Airbnb is making large strides into the business travel market. On Monday, the online home-sharing company revealed its newest booklet of local experiences, produced in partnership with the San Francisco Travel Association. Compiled with suggestions from Airbnb hosts, the Local List introduces neighborhood hotspots and unique activities to visitors, bringing more of the authentic experiences they crave in an effort to give “business travelers that little bit of home feeling while they’re on the road, ” said an Airbnb spokesperson.
San Francisco Travel Association is the first destination management organization to work with Airbnb and the partnership is “aimed at ensuring that visitor needs and industry standards within the ‘traditional’ and ‘sharing’economies are more closely aligned.”
Since announcing their partnership in July, the Local List is one of many more collaborations, says Jon Ballesteros, senior vice president of public policy for San Francisco Travel Association.
The move is a smart one, since Airbnb rolled out its business travel program earlier this year. For large conventions and events, alternative accommodations are becoming crucial in cities such as San Francisco. Ballesteros said Airbnb helps meet demands for guest accommodation in the Bay Area hub, which has a cap on the number of allowable hotel rooms.
The Local List
At Airbnb’s San Francisco headquarters in the Mission District, members of Airbnb and San Francisco Travel Association listened to the way travel and tourism is evolving. Chief Marketing Office Jonathan Mildenhall told the audience that standard tourist attractions are beginning to lose their appeal for a growing number of travelers, especially Millennials. He said, “Millennials don’t want to ‘see’ when they travel, they want to ‘do’ when they travel.”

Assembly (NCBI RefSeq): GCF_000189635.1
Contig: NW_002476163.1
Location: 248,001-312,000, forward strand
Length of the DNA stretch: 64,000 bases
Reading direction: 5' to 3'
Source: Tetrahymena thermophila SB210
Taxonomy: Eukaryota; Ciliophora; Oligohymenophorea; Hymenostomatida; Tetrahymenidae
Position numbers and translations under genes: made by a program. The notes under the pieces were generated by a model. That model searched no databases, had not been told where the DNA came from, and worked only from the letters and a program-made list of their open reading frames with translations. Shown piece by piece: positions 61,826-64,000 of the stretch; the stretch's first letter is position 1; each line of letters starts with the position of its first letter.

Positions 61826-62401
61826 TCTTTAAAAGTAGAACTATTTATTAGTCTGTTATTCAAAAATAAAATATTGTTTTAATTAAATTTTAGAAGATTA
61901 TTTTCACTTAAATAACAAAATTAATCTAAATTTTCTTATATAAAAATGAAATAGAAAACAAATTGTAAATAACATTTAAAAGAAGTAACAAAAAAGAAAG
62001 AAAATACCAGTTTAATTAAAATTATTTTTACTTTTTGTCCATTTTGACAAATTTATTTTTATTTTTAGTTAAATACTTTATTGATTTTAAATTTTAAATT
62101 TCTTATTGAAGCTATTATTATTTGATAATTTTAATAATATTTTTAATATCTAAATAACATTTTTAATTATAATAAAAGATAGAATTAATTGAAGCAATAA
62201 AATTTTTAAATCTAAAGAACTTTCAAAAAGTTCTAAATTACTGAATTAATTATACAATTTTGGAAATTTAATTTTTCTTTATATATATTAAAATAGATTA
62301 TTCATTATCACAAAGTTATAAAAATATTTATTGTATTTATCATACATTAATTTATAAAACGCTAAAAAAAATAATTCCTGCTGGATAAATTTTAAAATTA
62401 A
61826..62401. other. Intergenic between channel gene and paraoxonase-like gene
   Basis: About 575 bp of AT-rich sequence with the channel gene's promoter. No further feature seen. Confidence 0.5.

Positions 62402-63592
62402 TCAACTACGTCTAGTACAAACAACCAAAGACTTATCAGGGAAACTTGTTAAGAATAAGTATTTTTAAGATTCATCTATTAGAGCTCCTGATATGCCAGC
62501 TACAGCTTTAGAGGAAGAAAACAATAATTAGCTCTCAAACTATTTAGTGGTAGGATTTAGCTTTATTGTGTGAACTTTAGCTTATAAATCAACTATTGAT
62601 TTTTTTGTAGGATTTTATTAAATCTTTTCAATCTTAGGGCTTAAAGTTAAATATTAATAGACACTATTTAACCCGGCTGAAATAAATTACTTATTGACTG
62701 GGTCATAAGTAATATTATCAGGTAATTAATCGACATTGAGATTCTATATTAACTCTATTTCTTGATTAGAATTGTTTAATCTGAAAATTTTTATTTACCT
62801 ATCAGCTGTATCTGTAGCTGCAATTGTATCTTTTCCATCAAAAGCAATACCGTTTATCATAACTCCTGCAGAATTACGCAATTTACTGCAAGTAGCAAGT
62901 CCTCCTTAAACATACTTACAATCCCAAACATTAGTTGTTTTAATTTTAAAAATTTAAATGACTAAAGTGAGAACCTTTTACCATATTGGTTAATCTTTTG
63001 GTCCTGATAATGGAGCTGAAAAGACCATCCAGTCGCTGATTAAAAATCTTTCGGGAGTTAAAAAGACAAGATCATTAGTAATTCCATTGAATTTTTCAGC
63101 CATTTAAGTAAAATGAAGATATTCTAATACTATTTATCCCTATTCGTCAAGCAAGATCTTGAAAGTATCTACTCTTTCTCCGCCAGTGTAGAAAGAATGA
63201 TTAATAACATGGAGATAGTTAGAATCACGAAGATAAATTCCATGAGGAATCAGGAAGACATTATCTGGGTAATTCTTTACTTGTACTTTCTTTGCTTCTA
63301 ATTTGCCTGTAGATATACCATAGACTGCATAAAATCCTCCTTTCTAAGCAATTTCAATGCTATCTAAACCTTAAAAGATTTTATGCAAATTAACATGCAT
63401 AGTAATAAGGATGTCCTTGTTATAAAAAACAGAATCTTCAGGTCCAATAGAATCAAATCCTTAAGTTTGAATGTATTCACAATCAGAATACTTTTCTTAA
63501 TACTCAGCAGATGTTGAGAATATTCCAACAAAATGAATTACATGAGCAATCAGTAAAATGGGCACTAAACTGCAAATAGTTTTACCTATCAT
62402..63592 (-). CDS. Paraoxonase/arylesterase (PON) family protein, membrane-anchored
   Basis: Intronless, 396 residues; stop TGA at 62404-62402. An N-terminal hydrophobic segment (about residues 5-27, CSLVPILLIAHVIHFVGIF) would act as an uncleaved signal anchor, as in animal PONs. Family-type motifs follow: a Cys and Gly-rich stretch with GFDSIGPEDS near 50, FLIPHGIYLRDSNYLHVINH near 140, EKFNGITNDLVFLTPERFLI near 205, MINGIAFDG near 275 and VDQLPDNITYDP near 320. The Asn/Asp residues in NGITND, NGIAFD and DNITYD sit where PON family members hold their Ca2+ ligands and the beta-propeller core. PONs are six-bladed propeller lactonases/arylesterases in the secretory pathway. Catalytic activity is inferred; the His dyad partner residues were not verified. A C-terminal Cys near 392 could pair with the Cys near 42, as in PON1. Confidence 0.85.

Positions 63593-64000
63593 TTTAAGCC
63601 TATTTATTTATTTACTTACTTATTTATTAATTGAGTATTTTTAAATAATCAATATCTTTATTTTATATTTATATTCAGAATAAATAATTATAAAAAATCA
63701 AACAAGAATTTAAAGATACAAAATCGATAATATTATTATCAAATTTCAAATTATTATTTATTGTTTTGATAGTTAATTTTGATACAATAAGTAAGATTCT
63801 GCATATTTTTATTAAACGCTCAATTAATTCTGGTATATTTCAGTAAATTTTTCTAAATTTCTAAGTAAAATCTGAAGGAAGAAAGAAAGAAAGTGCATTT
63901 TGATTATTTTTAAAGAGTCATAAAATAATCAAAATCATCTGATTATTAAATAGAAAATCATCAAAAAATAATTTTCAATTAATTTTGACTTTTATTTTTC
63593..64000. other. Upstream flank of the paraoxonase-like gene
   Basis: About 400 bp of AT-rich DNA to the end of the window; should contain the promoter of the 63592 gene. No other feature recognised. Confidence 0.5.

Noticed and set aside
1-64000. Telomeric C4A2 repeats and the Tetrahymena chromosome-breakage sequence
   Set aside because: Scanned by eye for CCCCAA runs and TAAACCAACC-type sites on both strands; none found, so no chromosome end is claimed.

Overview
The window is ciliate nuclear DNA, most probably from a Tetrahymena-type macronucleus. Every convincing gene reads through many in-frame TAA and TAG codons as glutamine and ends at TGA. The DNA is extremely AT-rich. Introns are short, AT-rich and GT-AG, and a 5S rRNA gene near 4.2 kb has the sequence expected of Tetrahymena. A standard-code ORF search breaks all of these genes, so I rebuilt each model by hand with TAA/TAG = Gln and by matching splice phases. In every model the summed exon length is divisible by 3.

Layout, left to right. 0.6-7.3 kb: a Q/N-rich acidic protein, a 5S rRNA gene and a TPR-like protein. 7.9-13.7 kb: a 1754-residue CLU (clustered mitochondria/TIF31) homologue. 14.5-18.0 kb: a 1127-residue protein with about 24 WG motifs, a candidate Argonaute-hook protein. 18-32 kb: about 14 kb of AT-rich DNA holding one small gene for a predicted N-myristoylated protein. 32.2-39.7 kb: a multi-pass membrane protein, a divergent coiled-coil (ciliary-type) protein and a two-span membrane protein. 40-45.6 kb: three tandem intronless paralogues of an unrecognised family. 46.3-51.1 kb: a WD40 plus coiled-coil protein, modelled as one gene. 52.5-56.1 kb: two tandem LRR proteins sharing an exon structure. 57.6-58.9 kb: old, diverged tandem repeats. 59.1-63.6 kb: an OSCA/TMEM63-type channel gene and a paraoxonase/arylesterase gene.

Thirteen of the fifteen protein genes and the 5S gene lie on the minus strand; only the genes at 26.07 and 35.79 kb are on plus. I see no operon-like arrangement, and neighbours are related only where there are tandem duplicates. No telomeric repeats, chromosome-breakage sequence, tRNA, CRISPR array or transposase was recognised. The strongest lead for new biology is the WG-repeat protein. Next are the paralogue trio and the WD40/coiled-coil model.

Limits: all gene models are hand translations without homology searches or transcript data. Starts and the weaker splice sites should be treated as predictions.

Tourism is one of San Francisco’s biggest economies, with approximately 18 million visitors coming to the city each year. Local businesses also greatly benefit from bookings made through Airbnb—the company estimates that 90 percent of hosts have made about 67,000 recommendations to their guests to visit local San Francisco favorites. According to an Airbnb spokesperson, “This collaboration will give every traveler coming to San Francisco the opportunity to live like a local and experience each of the city’s diverse neighborhoods. This includes neighborhood tourism tool kits for local merchants to connect visitors from across the globe to neighborhoods, and working with meeting and event planners to achieve peak attendance during conventions and big events.”
In the industrial modern space, neighborhood vendors proffered samples of main dishes and desserts. Rogue Nick’s Crispy Tacos skewered kabobs and meatballs for the event. The Mexican restaurant and bar offers private event space with audio/visual capability for up to 400. Old Skool Café plated a delicious melon gazpacho and peanut butter stew. The youth-run supper club is decked out in a 1920s vibe, and offers space for buyouts and special events. San Francisco’s at-risk youth run the fine-dining establishment, receiving valuable job training skills. The restaurants are two of more than 100 neighborhood-specific shops, stores and attractions mentioned in the booklet.